2019 Annual Graduate Student Symposium

Title

Threat as a Mediator of the Relationship between Political Orientation and Prejudice toward Immigrants

Presentation Type

Poster Presentation

Keywords

Immigrants--Public opinion; Party affiliation--Psychological aspects; College students--Middle West--Attitudes;

Abstract

Immigration is at the forefront of geopolitical debate amidst a wave of exclusionary populism sweeping across the West that is often associated with increased prejudice toward minorities (Schmuck & Matthes, 2017) and an increase in anti-immigrant sentiment (Porter & Russell, 2018). Integrated threat theory (Stephan & Stephan, 1996) suggests that four variables predict prejudice toward outgroups– realistic threat, symbolic threat, intergroup anxiety, and negative stereotypes. In this study, we investigated whether these variables would mediate the relationship between political orientation (i.e., conservatism) and prejudice toward two recently-targeted outgroups (i.e., Arab and Mexican immigrants). Both realistic and symbolic threat partially mediated the relationship between political orientation and prejudice toward Arab and Mexican immigrant groups. However, neither of the other two types of integrated threat (i.e., intergroup anxiety, negative stereotypes) significantly mediated prejudice. Political orientation significantly predicted all four types of threat as well as prejudice toward both immigrant groups. Our Midwestern college student participants may not have much contact with people from these immigrant groups, resulting in negative attitudes being less related to their own experiences (intergroup anxiety, stereotypes) and more driven by general perceptions of threat that may come from the media, celebrities, and/or politicians (realistic and/or symbolic threat) and has much to teach us.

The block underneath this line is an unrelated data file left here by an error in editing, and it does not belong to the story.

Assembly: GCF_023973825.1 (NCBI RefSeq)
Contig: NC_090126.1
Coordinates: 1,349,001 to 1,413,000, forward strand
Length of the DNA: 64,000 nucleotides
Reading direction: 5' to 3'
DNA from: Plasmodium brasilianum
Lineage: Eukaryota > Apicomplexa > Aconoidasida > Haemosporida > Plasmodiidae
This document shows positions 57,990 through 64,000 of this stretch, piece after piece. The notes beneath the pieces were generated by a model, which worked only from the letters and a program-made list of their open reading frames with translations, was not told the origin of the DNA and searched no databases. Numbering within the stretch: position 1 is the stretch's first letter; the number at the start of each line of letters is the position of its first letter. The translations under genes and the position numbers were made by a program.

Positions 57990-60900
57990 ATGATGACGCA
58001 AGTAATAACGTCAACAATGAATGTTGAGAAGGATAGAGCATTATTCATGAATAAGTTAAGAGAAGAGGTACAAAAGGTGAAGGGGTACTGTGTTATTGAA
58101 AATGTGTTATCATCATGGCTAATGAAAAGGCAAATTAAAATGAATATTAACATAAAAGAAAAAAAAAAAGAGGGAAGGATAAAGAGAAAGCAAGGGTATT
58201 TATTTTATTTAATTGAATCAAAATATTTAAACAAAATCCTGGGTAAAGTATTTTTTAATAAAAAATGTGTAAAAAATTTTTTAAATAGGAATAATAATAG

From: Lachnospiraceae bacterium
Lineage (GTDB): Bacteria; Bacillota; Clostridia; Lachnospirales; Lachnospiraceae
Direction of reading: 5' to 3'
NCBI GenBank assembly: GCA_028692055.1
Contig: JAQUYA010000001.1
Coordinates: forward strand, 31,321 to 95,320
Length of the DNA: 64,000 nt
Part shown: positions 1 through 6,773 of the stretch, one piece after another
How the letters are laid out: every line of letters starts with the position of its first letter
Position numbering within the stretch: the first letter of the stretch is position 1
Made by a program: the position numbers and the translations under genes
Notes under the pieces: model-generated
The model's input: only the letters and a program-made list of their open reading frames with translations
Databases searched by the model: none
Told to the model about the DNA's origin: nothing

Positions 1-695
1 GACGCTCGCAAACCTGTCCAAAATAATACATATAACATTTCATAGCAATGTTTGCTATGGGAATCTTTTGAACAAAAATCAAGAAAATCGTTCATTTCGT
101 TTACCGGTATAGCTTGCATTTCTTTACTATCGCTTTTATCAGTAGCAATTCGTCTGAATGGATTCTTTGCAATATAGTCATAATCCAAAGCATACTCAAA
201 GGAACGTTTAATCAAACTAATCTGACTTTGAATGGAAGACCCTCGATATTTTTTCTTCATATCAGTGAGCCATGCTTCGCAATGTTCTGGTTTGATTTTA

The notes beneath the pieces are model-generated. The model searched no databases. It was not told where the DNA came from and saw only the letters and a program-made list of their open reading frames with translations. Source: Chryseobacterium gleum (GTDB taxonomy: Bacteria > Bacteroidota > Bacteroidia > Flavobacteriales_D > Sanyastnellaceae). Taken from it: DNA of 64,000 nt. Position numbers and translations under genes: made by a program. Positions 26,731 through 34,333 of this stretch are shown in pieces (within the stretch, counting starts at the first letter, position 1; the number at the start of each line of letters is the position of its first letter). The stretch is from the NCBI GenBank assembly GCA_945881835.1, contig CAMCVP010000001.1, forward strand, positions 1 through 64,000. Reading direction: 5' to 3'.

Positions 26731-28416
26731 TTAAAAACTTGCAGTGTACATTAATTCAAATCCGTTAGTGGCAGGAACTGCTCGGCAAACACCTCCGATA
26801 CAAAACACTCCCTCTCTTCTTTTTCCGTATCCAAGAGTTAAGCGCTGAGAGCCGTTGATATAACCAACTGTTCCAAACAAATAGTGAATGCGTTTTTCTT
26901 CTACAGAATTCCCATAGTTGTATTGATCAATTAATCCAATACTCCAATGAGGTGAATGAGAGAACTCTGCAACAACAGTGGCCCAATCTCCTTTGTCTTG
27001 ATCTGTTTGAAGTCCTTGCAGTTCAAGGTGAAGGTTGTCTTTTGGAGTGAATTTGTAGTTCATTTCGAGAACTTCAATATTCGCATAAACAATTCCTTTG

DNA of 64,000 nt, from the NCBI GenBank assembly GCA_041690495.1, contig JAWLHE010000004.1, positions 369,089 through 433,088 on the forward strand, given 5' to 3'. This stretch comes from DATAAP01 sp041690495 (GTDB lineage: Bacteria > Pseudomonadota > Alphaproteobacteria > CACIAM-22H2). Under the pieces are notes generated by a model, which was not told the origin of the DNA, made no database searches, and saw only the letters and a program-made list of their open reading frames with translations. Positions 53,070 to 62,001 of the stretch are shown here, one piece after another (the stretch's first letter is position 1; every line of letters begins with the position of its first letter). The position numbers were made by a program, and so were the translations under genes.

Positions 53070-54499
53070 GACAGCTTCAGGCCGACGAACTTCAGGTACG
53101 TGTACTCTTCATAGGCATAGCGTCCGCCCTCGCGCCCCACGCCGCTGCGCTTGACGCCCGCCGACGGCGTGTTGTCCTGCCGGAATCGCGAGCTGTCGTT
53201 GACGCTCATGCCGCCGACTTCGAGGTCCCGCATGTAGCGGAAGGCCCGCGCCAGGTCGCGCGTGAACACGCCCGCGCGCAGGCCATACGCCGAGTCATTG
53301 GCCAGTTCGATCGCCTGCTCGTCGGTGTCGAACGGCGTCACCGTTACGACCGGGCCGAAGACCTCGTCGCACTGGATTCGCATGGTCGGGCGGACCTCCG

Start Date

3-4-2019 11:00 AM

End Date

3-4-2019 1:00 AM

Faculty Advisor

Dr. Helen Harton

Department

Department of Psychology

File Format

application/pdf

Embargo Date

4-17-2019

Electronic copy is not available through UNI ScholarWorks.

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Apr 3rd, 11:00 AM Apr 3rd, 1:00 AM

Threat as a Mediator of the Relationship between Political Orientation and Prejudice toward Immigrants

Immigration is at the forefront of geopolitical debate amidst a wave of exclusionary populism sweeping across the West that is often associated with increased prejudice toward minorities (Schmuck & Matthes, 2017) and an increase in anti-immigrant sentiment (Porter & Russell, 2018). Integrated threat theory (Stephan & Stephan, 1996) suggests that four variables predict prejudice toward outgroups– realistic threat, symbolic threat, intergroup anxiety, and negative stereotypes. In this study, we investigated whether these variables would mediate the relationship between political orientation (i.e., conservatism) and prejudice toward two recently-targeted outgroups (i.e., Arab and Mexican immigrants). Both realistic and symbolic threat partially mediated the relationship between political orientation and prejudice toward Arab and Mexican immigrant groups. However, neither of the other two types of integrated threat (i.e., intergroup anxiety, negative stereotypes) significantly mediated prejudice. Political orientation significantly predicted all four types of threat as well as prejudice toward both immigrant groups. Our Midwestern college student participants may not have much contact with people from these immigrant groups, resulting in negative attitudes being less related to their own experiences (intergroup anxiety, stereotypes) and more driven by general perceptions of threat that may come from the media, celebrities, and/or politicians (realistic and/or symbolic threat) and has much to teach us.